"I could be in Bora Bora by now."
There's something about airports that makes everybody savages.
All of a sudden we lose all perspective and immediately wherever you're going becomes so much more important than where anybody else is going.
I once saw a woman ask if she could get in front of a man in the security line because her plane was boarding and the man replied with, "I have a plane to catch too." I then saw him at my gate. For my plane. And I was two hours early.
I usually try way too hard to be exceptionally friendly and abnormally patient. I thank every employee. I let people in front of me in line even when they don't ask. Because I'm grossly nice. Like, disgustingly nice. But today I hit the end of my airport patience rope.
Two words: Stand by.
I fly a lot. I spend way too much money on airfare. So when a Southwest airlines employee who's a friend of my family gave me the opportunity to use a standby pass for free I took him up on his offer.
But I didn't think flights would be so full and I'd spend hours waiting to make flights. Even, worse I didn't know I'd be treated like the scum of the airport.
Empathy and good manners can only help so much when employees have no interest in helping you. That capitalized NON-REVENUE on my ticket was my scarlet letter. And no please and thank you rainstorm was going to get me out of this one.
I sit in the Seattle airport praying for the misfortune of others as flights fill up with paying customers — a slow TSA employee, a missed connection, the adorable drug dogs I'm not allowed to pet to find something in someone's bag, an alien abduction. "Please, God, anything. One can only watch so many miserable retirees who hate their spouses lose patience with each other. I know you like me more than them. That's how prayer works, right?"
The only thing that is getting me through this incorrigible experience is the families I've seen. I could watch five year olds who can't sit still excitedly squirm in uncomfortable airport chairs for hours.
Twenty four hours ago, when I was waiting to get onto my original flight, a great family sat next to me. The children — two, probably aged six and eight — were so genuine and polite and excited and well-spoken. They laughed with their grandparents and listened to each others' stories. None of them had pads or tabs or airs or beats. Just conversation. And it was so refreshing.
I didn't even care when the little boy playing with grandpa accidentally ran over my Quiznos with his roller suitcase.
It was still delicious.
After a handful of full airplanes and cries on the phone to my boyfriend, I make a flight to Baltimore 27 hours after my initial attempt. I'm just thankful I got the heck out of one airport, even if it means spending more time in another before heading to Pittsburgh.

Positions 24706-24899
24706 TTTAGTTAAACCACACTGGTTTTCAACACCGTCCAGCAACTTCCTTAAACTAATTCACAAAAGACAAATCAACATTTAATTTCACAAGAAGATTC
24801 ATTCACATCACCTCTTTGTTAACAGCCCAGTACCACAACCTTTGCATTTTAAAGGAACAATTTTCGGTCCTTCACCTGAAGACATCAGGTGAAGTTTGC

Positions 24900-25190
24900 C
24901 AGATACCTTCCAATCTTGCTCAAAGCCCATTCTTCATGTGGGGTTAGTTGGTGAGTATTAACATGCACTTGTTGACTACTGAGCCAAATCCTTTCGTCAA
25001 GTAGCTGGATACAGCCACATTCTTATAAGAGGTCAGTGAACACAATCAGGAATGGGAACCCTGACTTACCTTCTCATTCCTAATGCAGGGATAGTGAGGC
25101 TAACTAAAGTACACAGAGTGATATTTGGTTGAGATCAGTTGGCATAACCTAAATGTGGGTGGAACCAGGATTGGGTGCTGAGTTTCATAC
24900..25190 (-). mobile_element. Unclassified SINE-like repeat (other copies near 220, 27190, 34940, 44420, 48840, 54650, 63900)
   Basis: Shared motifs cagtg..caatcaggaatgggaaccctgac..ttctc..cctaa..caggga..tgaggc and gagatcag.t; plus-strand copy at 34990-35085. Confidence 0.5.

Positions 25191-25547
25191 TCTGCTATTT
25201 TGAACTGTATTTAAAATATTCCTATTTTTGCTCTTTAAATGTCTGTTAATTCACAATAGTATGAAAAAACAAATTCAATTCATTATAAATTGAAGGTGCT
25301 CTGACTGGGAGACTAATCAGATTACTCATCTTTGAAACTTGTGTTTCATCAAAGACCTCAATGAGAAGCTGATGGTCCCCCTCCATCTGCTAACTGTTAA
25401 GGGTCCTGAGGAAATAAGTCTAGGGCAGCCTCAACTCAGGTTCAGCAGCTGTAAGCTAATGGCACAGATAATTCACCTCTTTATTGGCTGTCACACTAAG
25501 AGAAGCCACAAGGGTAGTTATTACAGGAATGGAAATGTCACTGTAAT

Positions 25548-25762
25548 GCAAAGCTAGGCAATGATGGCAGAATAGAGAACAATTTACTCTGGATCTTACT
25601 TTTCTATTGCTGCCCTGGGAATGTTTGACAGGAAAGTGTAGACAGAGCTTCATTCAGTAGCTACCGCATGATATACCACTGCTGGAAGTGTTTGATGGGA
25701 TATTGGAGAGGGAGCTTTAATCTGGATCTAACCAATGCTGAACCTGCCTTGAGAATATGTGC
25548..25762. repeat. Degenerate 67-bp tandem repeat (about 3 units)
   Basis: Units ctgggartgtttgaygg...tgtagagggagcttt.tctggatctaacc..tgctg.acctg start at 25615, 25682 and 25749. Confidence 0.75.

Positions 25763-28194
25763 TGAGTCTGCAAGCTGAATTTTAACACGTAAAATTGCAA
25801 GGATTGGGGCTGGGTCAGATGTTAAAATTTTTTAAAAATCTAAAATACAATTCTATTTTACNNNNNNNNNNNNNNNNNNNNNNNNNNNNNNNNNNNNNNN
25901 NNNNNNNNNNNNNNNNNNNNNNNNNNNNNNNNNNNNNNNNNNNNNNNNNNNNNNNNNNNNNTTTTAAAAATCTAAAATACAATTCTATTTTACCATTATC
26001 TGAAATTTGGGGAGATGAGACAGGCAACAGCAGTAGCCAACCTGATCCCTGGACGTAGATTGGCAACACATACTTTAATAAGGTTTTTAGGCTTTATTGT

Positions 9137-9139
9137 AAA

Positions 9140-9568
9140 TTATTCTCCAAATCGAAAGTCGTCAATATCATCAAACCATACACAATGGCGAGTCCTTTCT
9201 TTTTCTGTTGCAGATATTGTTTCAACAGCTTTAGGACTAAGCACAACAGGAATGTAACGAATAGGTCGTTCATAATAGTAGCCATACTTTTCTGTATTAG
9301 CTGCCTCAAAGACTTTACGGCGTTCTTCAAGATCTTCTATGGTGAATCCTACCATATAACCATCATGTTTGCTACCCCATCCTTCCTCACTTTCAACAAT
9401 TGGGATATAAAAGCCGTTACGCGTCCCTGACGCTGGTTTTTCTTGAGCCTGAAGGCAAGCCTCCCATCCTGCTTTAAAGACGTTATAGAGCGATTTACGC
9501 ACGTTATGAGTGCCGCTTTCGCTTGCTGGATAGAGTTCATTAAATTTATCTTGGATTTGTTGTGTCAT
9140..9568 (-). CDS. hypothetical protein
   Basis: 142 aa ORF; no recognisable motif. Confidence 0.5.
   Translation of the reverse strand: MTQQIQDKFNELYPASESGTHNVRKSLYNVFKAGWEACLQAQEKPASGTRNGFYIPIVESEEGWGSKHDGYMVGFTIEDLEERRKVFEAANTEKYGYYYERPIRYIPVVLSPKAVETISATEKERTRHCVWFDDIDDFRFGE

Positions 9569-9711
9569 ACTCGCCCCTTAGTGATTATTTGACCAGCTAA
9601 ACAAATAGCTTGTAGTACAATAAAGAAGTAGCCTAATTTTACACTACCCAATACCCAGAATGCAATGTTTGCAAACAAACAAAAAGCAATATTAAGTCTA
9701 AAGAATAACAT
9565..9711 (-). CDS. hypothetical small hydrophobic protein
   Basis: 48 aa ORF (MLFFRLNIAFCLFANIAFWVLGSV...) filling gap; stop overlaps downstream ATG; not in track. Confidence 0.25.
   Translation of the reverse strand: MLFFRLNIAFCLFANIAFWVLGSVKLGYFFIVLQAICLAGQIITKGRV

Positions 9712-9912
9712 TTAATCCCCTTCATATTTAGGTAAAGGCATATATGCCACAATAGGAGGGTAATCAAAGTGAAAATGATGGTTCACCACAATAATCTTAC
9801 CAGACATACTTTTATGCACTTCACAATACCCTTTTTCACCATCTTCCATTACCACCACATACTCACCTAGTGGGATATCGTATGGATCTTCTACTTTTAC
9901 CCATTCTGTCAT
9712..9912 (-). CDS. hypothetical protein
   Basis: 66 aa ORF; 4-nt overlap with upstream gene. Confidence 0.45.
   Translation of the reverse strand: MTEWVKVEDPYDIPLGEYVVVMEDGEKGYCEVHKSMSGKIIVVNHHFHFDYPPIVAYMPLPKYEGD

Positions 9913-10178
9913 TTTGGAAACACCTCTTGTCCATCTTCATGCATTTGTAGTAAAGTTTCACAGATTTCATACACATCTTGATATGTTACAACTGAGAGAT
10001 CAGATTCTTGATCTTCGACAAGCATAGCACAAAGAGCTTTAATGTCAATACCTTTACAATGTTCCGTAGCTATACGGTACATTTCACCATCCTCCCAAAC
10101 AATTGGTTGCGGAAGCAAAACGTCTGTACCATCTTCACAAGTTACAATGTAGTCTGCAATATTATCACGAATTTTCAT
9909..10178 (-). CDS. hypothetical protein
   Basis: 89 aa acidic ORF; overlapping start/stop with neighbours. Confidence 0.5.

"This is all to get to effing Pittsburgh?"
As I'm double checking with the fifteenth Southwest employee of the day and first one in Baltimore what my odds are looking like for getting home, I think about the rollercoaster of emotions I'd experienced in the last twenty four hours. (Pardon my cliche.) I'd gone from sad-to-leave-Seattle to a "we'll get them next time" optimism and on to complete and utter hopelessness. At this point in Baltimore, I'm just feeling numb. Just a "whatever happens, man" kind of way.
I'm not interested in smiling at the employees or really even having any friendliness. I'm simply exhausted.
But as the PIT-bound flight starts to load, a middle-aged man who's missed his connecting flight starts screaming at the employee at the counter next to me.
"WHAT DO YOU MEAN I HAVE TO PAY FOR MY OWN HOTEL?! THIS IS YOUR FAULT. I FLY SO OFTEN AND NEVER HAVE I EVER EXPERIENCED SUCH BULL SHI* AS WITH SOUTHWEST. YOU GUYS ARE F***ING A** HOLES."
F bomb. F bomb. F bomb.
"I am canceling your flight in the morning, sir. You will have to find another flight home."
Man doesn't comprehend that he just got himself kicked off his flight and walks away screaming. He's going to have a great morning.
"How are you doing?" the employee asks me.
"Better than him," I say.
I was being honest.
Yet at the same time, I know that my day had been three times longer than that man's. I'd been bumped back from eight total flights. I'd been talked down to by employees all day long. And yet here I was. Certainly not cursing at anybody.
Patience is a real virtue. I sound like Master Po, but it's freaking true.
Nonetheless, you don't have to have patience to treat people with general respect, and not think others as less than yourself. You could be the most impatient person in the world, but never in a million years consider to call someone a name because you missed a flight.
It's nice to be able to make light out of a situation like that with the Southwest employees. "I'm so sorry you guys have to deal with people like that," I say. And I mean it.
"It's part of the job," they reply.
I sigh and thank them for all they do as the man who yelled before starts walking back up to ask another question, as if he hadn't just cursed them out. That's what happens when you think you're better than others. You think it's your right to scream at anyone and get away with it. And then nonchalantly ask a question as if nothing happened. You lose sight of the fact that these people you're screaming at have a little more authority than they let on.
If patience is a virtue, arrogance is its evil twin.
I cheer as my boarding pass prints, give it a big kiss and head to board the plane before I have to witness the man lose his mind again, doing heel clicks all the way down the jet bridge.
In the end, I got a round trip flight to Seattle for free. I got to spend an awesome weekend with my brother and an extra night in a pretty cool city. Flying non-revenue is a privilege I am thankful for, and I think I still came out on top.
32 hours later, I was headed home.